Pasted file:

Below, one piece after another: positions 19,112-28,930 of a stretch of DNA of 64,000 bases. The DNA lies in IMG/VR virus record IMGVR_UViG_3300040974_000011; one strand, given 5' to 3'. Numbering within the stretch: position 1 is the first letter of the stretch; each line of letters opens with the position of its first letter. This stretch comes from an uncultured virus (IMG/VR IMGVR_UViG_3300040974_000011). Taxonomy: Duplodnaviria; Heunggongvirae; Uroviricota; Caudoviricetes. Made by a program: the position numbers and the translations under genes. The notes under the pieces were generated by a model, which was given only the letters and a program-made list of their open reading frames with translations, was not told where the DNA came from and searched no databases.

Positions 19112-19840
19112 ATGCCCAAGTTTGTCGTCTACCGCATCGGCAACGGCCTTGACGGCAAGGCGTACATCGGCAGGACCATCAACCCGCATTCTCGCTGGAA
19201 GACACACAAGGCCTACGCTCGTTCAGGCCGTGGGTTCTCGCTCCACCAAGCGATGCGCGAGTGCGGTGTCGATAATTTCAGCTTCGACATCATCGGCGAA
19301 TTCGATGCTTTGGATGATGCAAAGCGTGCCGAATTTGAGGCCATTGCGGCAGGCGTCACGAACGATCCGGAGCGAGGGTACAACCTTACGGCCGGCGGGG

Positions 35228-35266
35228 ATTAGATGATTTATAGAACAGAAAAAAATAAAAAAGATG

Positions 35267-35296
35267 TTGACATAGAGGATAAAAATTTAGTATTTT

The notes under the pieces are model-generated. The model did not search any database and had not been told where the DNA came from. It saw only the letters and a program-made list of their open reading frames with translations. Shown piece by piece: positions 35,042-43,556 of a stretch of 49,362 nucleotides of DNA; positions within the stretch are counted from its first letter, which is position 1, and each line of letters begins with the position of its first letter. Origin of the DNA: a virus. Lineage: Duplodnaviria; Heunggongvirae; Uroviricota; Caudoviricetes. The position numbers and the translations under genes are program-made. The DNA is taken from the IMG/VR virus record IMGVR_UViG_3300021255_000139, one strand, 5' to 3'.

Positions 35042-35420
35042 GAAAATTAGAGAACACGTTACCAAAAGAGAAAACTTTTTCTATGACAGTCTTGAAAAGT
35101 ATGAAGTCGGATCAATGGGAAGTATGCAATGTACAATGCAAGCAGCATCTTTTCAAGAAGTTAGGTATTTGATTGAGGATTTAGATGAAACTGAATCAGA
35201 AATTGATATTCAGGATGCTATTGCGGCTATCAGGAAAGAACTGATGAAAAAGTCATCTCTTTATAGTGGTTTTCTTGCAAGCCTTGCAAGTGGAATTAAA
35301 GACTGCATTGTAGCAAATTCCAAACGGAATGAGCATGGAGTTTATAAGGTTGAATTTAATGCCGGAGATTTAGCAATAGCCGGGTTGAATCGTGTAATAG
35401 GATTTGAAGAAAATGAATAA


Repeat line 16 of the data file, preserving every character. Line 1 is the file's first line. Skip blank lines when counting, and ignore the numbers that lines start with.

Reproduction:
35401 GATTTGAAGAAAATGAATAA